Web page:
It used to be the West Indies earlier, now it is the South Africans who are the real Test at the international level.
As for Shane Warne, he struck in the semis and Australia qualified for the 1996 World Cup final. He again struck in the semis, and Australia qualified for the 1999 World Cup final.
Great cricketers pick the big games to make a mark. Warne has done just that.
There is no doubt that he is not the same bowler he was three years back. But even when not at his best, Warne was good enough for the South Africans, who really arent spinner-friendly batsmen.
It was his exemplary spell of leg spin bowling that saw the Aussies coming back into the game after not scoring enough.
Coming to the closing stages of the game, one saw two giants of world cricket trying to match each other and there was very little to choose between the two.
South Africa had a slight edge and it was Lance Klusener. This guy has been quite amazing. His power-hitting in this World Cup has clearly shown how quickly the game is changing. You are getting to see shots being played these days (more from Lance Klusener than anyone else) which were never seen earlier.
A man having an incredible run with the bat had to come out yet again in a crisis and expected to bail his team out.
What would you expect? Come on, its impossible for someone to do it everytime. The famous law of averages has to catch up with him, isnt it?
No, he repeats his blitz. This time though falling short. Kluseners exploits with the bat will be an everlasting memory from this World Cup.
Two very evenly matched teams threw out the right result a tie. Australia had a player and captain like Steve Waugh in their side as opposed to their rivals.
In the end that was the difference that saw Australia go to the Lords. If not for that phenomenal unbeaten innings of 120 at Headingley by the Australian captain, one would have easily seen a South Africa-Pakistan final. No one would have disputed the worthiness of those finalists either.
South Africa can now take solace from the fact that yes, they did not win the Cup but they did win a lot of hearts.
Final may be hit by rain
LONDON, June 18 (AFP) Weathermen fear rain could delay the start of Sundays cricket World Cup final between Pakistan and Australia at the Lords.
A spell of rain is forecast for the morning of the match, due to be played in front of a packed house of 30,000, but should clear away by around noon.
The afternoon, however, is expected to be sunny, with temperatures reaching 20C.
Organisers have set aside Monday and Tuesday as reserve days for the final. Should the game not finish by then, the trophy would be shared.
How epic semifinal reached its climax
BIRMINGHAM, June 18 (Reuters) The epic World Cup semifinal between Australia and South Africa yesterday was one of the all-time great examples of the roller-coaster nature of one-day cricket.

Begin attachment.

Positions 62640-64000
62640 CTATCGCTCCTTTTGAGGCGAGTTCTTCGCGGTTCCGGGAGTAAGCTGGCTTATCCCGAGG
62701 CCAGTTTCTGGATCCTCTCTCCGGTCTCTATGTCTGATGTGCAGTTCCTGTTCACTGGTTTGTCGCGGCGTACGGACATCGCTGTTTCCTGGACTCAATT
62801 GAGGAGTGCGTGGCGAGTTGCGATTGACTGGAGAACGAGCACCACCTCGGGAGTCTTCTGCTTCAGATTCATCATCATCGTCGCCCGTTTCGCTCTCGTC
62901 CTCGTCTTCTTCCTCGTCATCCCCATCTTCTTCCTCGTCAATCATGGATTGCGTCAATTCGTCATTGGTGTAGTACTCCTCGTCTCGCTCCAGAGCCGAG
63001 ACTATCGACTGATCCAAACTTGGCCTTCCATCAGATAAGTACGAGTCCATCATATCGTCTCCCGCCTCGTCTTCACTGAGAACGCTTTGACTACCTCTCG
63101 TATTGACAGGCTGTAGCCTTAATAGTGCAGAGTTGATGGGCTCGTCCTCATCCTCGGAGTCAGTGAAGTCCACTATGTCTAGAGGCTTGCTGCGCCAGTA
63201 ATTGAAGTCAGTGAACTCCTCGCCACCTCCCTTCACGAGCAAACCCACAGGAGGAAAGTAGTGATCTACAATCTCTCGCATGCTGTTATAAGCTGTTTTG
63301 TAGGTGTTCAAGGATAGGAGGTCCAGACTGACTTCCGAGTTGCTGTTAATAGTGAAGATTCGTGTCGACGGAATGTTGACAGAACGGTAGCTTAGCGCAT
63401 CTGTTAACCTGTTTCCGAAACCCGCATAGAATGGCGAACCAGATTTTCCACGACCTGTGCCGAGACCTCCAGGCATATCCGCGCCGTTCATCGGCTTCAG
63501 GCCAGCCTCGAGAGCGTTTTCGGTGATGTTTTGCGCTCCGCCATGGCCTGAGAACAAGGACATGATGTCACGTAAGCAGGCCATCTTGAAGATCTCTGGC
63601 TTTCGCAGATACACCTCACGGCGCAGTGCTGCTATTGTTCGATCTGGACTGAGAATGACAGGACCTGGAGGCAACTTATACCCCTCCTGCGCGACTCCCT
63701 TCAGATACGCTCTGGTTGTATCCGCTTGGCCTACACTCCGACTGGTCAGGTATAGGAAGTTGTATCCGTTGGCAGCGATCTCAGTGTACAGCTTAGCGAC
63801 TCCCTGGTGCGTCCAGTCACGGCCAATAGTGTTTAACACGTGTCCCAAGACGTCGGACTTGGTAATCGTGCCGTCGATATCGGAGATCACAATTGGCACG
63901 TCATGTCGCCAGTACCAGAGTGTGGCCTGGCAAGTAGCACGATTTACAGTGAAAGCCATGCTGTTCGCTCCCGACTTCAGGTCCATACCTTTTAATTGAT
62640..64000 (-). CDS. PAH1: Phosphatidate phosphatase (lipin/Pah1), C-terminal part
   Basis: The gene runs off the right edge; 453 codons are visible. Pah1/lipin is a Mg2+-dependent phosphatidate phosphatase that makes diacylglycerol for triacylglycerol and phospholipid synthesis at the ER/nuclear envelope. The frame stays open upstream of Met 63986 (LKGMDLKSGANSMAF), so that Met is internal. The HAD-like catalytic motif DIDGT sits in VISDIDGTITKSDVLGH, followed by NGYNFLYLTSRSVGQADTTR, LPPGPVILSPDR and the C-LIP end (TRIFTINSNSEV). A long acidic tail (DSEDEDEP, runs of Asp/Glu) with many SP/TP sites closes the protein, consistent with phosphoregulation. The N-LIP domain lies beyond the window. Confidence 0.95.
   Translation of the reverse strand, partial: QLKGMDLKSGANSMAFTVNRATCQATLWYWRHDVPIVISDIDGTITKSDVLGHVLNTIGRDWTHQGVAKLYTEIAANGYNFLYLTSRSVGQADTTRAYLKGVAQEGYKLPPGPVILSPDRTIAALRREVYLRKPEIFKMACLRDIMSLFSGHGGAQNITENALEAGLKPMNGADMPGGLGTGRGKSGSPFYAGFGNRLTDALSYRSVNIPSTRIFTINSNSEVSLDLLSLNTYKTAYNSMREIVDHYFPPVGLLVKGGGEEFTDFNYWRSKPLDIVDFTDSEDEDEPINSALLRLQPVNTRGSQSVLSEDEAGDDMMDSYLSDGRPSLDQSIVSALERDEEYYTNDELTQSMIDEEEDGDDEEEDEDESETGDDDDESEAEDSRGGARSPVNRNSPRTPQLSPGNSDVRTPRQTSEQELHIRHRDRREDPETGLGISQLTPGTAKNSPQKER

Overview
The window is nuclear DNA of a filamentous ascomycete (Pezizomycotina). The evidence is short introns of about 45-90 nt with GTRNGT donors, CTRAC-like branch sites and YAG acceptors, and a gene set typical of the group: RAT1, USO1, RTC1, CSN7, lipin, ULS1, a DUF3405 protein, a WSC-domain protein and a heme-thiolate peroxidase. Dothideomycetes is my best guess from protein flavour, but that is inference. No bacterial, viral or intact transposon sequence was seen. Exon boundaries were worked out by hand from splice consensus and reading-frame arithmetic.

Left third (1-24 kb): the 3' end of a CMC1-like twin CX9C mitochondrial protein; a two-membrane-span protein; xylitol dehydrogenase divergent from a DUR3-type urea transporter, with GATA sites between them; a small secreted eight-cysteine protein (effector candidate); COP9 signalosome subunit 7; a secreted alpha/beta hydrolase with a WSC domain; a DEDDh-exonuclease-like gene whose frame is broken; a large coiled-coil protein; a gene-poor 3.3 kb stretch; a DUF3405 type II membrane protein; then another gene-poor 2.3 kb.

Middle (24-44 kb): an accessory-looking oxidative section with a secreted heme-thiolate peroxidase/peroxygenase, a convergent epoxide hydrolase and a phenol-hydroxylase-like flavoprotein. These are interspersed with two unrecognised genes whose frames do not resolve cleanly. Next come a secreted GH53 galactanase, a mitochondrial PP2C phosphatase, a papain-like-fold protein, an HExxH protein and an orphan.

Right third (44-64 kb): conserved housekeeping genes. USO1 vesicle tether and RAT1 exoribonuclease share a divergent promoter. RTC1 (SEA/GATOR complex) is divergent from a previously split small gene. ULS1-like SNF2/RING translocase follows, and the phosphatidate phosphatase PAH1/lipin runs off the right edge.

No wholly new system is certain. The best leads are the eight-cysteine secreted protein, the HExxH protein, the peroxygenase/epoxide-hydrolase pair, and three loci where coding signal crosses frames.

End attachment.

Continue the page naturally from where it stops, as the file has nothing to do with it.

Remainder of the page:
But after 98 overs of unrelenting drama, the last 12 balls still managed to surpass anything that had gone before.
South Africa 196-7. Eighteen needed from 12 balls. Glenn McGrath bowling.
Twelve balls to go, 18 runs needed. Mark Boucher swings wildly at McGrath, misses and is comprehensively bowled for five (196-8).
Eleven balls to go, 18 needed. New batsman Steve Elworthy scrambles for a single.
Ten balls to go, 17 needed. Lance Klusener hits to mid-off and Paul Reiffel, fresh from dropping Jacques Kallis, fields and fires in at the non-strikers end. McGrath touches the ball on to the stumps and the Australians celebrate.
Umpire David Shepherd calls for a third umpire judgement, fearing McGrath may have dislodged the bails with his hand. Elworthy stands his ground and, along with 20,000 fans, watches the big screen. After several replays the red light appears, Elworthy is out (198-9).
Nine balls to go, 16 needed. Dot ball.
Eight balls to go, 16 needed. Klusener blasts towards long-off where Reiffel reaches above his head for the match-winning catch, only to let it slip straight through his fingers and across the boundary for six.
Seven balls to go, 10 needed. Klusener scrambles single to retain strike.
Final over, bowled by Damien Fleming.
Six balls to go, nine needed. Klusener cracks Fleming square on the off side for four.
Five balls to go, five needed. Klusener drives another boundary through mid-off to take his tally to 31 from 15 balls.
Four balls to go, the scores are tied but South Africa need one more run because Australia hold the advantage after finishing higher in the Super Six round. Entire Australian team crowd the bat, two slips and a silly mid-off make for unusual last over field placing.
Klusener tries to dig out a yorker, it goes straight to a fielder and non-striker Allan Donald, out of his ground, narrowly escapes being run-out. Donald looks to the skies and smiles ruefully.